TLDR: Word2Vec is building word projections (embeddings) in a latent space of N dimensions, (N being the size of the word vectors obtained). The float values represents the coordinates of the words in this N dimensional space.
The major idea behind latent space projections, putting objects in a different and continuous dimensional space, is that your objects will have a representation (a vector) that has more interesting calculus characteristics than basic objects.
For words, what's useful is that you have a dense vector space which encodes similarity (i.e tree has a vector which is more similar to wood than from dancing). This opposes to classical sparse one-hot or "bag-of-word" encoding which treat each word as one dimension making them orthogonal by design (i.e tree,wood and dancing all have the same distance between them)
Word2Vec algorithms do this:
Imagine that you have a sentence:
The dog has to go ___ for a walk in the park.
You obviously want to fill the blank with the word "outside" but you could also have "out". The w2v algorithms are inspired by this idea. You'd like all words that fill in the blanks near, because they belong together - This is called the Distributional Hypothesis - Therefore the words "out" and "outside" will be closer together whereas a word like "carrot" would be farther away.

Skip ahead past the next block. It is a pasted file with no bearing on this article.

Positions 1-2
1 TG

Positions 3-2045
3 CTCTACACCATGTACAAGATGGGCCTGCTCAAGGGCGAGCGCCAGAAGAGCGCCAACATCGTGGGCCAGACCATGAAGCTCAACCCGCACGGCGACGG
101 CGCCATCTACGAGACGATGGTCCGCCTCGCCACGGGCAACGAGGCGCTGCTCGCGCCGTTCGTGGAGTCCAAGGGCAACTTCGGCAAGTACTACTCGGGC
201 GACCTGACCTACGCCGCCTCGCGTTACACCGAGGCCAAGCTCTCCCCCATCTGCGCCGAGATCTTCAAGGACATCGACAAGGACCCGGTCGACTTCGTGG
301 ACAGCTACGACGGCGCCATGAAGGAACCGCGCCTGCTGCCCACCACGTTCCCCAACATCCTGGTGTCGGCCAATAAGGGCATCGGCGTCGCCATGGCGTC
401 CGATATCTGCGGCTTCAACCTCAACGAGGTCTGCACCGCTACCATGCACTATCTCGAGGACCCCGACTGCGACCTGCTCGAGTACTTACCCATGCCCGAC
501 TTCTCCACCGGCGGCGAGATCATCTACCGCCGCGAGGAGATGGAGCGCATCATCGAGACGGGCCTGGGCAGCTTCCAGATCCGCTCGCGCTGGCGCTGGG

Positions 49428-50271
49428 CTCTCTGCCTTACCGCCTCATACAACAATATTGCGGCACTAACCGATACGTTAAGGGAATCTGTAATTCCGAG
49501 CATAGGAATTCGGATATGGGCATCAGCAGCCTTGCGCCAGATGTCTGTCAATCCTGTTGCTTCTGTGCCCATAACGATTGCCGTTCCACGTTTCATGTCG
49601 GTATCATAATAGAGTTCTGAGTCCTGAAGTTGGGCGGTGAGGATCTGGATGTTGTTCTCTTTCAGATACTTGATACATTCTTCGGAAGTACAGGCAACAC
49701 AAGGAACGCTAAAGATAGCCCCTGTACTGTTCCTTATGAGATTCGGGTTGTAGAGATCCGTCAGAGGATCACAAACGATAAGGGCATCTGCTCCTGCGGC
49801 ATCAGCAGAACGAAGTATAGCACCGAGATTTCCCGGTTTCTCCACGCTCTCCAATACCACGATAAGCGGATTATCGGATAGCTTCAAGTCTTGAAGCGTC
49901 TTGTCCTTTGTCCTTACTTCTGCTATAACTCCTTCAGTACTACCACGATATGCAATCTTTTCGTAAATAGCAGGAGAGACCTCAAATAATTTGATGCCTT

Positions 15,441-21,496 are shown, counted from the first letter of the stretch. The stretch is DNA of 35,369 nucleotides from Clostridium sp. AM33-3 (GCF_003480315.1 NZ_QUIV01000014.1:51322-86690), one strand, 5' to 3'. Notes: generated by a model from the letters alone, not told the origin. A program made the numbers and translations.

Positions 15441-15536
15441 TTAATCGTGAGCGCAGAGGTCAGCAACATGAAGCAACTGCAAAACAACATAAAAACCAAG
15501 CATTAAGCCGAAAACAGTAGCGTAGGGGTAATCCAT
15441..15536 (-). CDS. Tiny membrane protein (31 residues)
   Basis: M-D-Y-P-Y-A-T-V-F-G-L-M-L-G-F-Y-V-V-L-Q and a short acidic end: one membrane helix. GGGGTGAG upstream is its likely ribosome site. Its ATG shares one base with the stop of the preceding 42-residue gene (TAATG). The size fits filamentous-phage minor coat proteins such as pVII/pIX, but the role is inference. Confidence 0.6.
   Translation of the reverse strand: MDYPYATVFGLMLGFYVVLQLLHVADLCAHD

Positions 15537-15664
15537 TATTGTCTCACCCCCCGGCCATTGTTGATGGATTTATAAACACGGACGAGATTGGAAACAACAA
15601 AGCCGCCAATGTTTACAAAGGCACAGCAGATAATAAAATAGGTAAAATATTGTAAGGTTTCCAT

This is sort of the "intuition" behind word2vec. For a more theorical explanation of what's going on i'd suggest reading:
For paragraph vectors, the idea is the same as in w2v. Each paragraph can be represented by its words. Two models are presented in the paper.
- In a "Bag of Word" way (the pv-dbow model) where one fixed length paragraph vector is used to predict its words.
- By adding a fixed length paragraph token in word contexts (the pv-dm model). By retropropagating the gradient they get "a sense" of what's missing, bringing paragraph with the same words/topic "missing" close together.
Bits from the article:
paragraph vector and word vectors are averaged or concatenated
to predict the next word in a context.
The paragraph token can be thought of as another word. It
acts as a memory that remembers what is missing from the
current context – or the topic of the paragraph
For full understanding on how these vectors are built you'll need to learn how neural nets are built and how the backpropagation algorithm works. (i'd suggest starting by this video and Andrew NG's Coursera class)
NB: Softmax is just a fancy way of saying classification, each word in w2v algorithms is considered as a class. Hierarchical softmax/negative sampling are tricks to speed up softmax and handle a lot of classes.